A few days later, the head of school ordered all high school advisors to read a public reprimand of my conduct out loud to every student in the school. It was a surreal experience, walking the halls alone and hearing the words emitting from each classroom: ‘Events from last week compel us to underscore some aspects of our mission and share some thoughts about our community,’ the statement began. ‘At independent schools, with their history of predominantly white populations, racism colludes with other forms of bias (sexism, classism, ableism and so much more) to undermine our stated ideals, and we must work hard to undo this history.’
In his letter to the school responding to the essay, Davison made it sound as if Rossi “chose to air his grievances with the school in the press,” rather than talking first to school officials about his concerns. Rossi wrote a letter back, explaining:
But as you well know, speaking publicly about this was hardly my first choice. Over the course of several years, I have made my specific concerns clear, not only to you, but to the Head of High School, and the Assistant Head. These concerns centered on the impact of this doctrinaire ideology on our students. Even when I have simply tried to expose our students to alternative points of view in the classroom, I have been repeatedly shut down. The school’s response to my efforts to raise these concerns internally left me no choice but to speak about them publicly.
The math teacher went even further, saying that Davison had also “expressed grave doubts about some of the doctrinaire stuff that gets spouted at us, in the name of antiracism.”
Posted by Foundation against Intolerance and Racism (FAIR), the letter said Davison concurred with Rossi about some of his concerns,
[You] say that ‘the wellbeing of our community is our first priority,’ and that Grace cares ‘deeply about human dignity.’ And yet you admitted to me that Grace Church is, in fact, ‘demonizing white people for being born,’ and that the school is making white students ‘feel less than, for nothing that they are personally responsible for.’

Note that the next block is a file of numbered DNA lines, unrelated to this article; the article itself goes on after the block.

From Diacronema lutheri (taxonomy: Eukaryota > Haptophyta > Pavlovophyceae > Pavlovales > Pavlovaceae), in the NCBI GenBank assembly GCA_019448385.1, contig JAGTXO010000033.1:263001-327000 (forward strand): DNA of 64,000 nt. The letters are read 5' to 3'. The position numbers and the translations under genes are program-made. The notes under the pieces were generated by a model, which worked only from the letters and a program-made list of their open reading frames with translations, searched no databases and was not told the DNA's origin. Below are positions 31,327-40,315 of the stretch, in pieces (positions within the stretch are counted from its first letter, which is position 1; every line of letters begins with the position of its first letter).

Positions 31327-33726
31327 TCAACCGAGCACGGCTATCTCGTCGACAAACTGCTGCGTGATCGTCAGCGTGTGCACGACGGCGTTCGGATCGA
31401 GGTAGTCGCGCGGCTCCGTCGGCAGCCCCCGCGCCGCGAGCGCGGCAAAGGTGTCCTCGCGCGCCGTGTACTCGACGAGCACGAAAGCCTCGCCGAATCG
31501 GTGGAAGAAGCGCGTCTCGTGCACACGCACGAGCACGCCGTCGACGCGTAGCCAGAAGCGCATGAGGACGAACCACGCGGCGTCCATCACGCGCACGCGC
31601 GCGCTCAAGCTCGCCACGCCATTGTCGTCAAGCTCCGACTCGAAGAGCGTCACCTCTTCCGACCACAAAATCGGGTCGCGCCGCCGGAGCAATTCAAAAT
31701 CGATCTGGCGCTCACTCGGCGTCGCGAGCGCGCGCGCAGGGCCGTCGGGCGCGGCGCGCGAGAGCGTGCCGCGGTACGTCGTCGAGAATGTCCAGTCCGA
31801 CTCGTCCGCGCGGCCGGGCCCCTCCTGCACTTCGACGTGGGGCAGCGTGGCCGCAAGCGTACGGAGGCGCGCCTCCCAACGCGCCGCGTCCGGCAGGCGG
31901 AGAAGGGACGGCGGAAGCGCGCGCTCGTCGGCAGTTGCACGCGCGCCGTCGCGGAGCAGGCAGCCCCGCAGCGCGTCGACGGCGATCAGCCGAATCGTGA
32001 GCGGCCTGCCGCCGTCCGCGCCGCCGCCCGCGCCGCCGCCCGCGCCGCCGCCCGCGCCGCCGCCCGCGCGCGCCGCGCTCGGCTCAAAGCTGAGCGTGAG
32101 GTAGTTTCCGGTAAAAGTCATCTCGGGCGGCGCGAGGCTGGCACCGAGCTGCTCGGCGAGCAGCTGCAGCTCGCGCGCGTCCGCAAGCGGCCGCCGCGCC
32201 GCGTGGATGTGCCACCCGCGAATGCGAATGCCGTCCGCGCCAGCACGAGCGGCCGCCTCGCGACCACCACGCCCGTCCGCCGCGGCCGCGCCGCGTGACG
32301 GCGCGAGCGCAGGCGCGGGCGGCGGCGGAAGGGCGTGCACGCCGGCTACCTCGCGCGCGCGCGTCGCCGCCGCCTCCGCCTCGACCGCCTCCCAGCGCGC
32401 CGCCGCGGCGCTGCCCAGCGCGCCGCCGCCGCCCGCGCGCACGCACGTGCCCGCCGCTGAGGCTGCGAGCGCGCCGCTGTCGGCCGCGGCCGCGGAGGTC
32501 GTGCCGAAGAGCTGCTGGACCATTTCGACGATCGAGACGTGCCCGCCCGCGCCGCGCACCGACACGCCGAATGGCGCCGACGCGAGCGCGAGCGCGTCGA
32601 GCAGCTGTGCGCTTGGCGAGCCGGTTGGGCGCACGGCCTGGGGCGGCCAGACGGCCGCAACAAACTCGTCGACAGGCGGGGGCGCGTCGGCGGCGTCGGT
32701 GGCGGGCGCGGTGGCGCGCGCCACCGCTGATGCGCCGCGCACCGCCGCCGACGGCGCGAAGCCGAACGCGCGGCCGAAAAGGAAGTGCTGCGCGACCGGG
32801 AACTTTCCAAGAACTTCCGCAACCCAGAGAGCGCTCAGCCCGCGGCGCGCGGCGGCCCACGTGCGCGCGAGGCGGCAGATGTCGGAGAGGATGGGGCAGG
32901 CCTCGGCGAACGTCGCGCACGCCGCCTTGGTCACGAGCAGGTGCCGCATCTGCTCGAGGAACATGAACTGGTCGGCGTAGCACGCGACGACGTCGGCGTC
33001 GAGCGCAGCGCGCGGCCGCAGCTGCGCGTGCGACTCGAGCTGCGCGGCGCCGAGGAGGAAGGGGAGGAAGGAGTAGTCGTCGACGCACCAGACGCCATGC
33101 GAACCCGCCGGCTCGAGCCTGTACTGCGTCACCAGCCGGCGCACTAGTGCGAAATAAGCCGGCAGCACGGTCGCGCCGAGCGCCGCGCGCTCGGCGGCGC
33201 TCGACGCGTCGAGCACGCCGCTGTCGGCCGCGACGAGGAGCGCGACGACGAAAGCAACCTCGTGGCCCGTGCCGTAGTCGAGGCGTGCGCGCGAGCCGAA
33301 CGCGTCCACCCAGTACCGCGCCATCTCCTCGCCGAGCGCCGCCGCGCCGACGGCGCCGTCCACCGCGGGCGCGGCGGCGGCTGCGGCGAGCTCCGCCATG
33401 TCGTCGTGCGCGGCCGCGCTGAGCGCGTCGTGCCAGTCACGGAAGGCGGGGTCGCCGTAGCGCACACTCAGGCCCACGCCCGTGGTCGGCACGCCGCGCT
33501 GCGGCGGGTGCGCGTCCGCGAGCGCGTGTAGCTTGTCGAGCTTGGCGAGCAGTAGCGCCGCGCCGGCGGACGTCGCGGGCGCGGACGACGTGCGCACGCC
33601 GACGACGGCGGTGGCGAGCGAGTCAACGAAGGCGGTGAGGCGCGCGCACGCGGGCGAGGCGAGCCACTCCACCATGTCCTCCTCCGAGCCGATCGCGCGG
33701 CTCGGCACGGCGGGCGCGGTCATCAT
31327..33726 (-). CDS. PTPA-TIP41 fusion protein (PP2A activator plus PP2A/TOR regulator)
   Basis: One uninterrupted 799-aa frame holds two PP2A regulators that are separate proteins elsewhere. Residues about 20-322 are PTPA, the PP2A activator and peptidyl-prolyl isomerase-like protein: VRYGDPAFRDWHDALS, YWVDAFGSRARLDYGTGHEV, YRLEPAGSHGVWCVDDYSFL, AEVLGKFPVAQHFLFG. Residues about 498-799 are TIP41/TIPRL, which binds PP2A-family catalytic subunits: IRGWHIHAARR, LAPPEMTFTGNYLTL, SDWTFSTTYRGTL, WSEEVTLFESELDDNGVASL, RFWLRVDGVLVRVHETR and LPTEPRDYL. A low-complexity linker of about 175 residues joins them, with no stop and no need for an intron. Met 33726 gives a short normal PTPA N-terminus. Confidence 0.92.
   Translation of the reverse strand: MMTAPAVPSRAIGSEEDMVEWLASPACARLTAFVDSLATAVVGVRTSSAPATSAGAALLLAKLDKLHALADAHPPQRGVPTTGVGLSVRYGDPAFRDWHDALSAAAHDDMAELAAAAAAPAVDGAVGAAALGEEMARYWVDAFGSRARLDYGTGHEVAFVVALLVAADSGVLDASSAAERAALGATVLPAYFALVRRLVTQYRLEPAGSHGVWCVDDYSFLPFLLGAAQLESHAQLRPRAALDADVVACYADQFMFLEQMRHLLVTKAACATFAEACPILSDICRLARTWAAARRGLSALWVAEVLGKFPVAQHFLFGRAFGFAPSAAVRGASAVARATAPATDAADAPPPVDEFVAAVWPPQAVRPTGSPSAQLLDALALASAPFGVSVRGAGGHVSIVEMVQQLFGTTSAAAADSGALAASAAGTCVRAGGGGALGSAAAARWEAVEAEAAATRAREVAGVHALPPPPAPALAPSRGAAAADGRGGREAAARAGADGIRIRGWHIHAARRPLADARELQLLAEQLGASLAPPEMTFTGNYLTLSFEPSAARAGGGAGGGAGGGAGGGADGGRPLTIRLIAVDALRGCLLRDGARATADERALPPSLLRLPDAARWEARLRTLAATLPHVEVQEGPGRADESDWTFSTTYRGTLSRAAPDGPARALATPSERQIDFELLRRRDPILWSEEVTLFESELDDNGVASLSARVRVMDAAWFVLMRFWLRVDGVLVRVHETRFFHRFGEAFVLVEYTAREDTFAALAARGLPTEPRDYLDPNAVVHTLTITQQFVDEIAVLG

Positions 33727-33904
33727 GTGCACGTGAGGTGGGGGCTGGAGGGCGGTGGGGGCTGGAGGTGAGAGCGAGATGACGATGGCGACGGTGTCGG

… I think there’s something very different about having a single experience where you make sense of it [racism], and having a teacher, an authority figure, talk to you endlessly, every year, telling you that because you have whiteness you are associated with evils, all these different evils. These are moral evils. …
Davison responds, “The fact is that I’m agreeing with you, that there has been a demonization that we need to get our hands around, in the way in which people are doing this understanding.”
Rossi says, “So you agree that we are demonizing kids.”
“We’re demonizing ki – we’re demonizing white people for being born. … We are using language that makes them feel less than, um, for nothing that they are personally responsible for,” Davison replies.
Later, Davison can be heard saying exactly what he said was a misquote, “And, I also, um, have grave doubts about some of the doctrinaire stuff that gets spouted at us in the name of anti-racism. … And so, I don’t disagree entirely with some of your points of view.”
Rossi asks him to elaborate, and Davison answers, “I think, that one of the things that’s going on a little too much, and we’ve talked about this, is that, um, the demonization of being white, um, and the attempt to link anybody who’s white to the perpetuation of white supremacy.”
The head of Grace Church agrees, then, that what’s “going on a little too much” is inculcating children with a belief that, if they are white, they are responsible for white supremacy and a racist culture. That’s a heavy burden to place on these children.